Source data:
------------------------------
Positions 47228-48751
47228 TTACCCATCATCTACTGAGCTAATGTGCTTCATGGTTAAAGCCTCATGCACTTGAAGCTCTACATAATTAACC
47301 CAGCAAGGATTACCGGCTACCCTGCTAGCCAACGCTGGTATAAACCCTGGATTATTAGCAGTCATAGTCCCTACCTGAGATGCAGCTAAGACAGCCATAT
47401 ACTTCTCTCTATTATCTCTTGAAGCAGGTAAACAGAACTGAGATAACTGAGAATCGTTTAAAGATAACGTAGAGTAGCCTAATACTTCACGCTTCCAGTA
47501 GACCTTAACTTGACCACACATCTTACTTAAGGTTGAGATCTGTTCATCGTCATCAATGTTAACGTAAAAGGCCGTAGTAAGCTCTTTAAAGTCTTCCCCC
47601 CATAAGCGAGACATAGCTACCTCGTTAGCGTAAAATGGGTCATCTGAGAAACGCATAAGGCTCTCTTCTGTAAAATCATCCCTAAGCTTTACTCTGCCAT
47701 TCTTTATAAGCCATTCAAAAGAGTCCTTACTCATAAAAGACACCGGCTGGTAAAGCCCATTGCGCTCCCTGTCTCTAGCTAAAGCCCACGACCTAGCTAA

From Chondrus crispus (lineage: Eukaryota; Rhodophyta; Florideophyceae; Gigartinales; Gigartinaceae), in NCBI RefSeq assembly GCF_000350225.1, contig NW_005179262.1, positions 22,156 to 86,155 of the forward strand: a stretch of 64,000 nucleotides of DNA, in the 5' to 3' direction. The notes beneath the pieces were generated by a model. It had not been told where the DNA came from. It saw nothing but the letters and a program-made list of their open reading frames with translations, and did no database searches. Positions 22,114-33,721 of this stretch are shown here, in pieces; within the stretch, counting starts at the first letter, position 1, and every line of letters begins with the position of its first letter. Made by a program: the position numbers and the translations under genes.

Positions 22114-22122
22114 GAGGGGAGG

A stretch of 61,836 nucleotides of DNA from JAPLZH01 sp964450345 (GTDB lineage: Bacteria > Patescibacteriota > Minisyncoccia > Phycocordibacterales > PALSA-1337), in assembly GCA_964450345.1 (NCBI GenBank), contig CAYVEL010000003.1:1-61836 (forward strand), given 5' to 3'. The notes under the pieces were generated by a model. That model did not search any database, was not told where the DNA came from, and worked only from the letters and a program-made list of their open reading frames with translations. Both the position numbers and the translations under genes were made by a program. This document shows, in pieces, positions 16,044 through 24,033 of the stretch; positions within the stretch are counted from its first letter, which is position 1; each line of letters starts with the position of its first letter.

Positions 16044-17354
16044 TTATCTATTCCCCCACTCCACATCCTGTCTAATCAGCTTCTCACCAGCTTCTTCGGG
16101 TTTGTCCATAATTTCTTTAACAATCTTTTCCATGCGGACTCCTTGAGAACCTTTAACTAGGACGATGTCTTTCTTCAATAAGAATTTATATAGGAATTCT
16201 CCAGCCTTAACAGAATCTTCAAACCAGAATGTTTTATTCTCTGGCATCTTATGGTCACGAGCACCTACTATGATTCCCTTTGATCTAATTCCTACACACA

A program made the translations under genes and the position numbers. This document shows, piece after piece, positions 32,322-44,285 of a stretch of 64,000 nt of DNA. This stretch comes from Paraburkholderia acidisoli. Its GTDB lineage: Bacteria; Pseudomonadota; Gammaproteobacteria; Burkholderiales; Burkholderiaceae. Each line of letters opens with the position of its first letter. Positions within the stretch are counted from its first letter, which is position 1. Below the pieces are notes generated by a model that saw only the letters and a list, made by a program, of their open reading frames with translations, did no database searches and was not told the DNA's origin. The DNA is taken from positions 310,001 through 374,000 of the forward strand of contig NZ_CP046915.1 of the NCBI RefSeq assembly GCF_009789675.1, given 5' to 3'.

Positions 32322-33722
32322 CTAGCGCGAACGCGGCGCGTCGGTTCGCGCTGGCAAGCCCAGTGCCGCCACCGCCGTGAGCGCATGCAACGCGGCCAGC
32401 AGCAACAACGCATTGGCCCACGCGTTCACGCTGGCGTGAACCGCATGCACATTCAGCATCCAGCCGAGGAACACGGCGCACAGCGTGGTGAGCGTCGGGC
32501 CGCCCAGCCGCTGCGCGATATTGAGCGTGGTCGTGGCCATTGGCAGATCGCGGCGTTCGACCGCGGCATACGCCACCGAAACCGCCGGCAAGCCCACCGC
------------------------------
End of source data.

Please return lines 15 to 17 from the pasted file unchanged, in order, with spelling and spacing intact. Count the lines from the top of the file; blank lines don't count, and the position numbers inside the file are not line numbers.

16201 CCAGCCTTAACAGAATCTTCAAACCAGAATGTTTTATTCTCTGGCATCTTATGGTCACGAGCACCTACTATGATTCCCTTTGATCTAATTCCTACACACA

A program made the translations under genes and the position numbers. This document shows, piece after piece, positions 32,322-44,285 of a stretch of 64,000 nt of DNA. This stretch comes from Paraburkholderia acidisoli. Its GTDB lineage: Bacteria; Pseudomonadota; Gammaproteobacteria; Burkholderiales; Burkholderiaceae. Each line of letters opens with the position of its first letter. Positions within the stretch are counted from its first letter, which is position 1. Below the pieces are notes generated by a model that saw only the letters and a list, made by a program, of their open reading frames with translations, did no database searches and was not told the DNA's origin. The DNA is taken from positions 310,001 through 374,000 of the forward strand of contig NZ_CP046915.1 of the NCBI RefSeq assembly GCF_009789675.1, given 5' to 3'.

Positions 32322-33722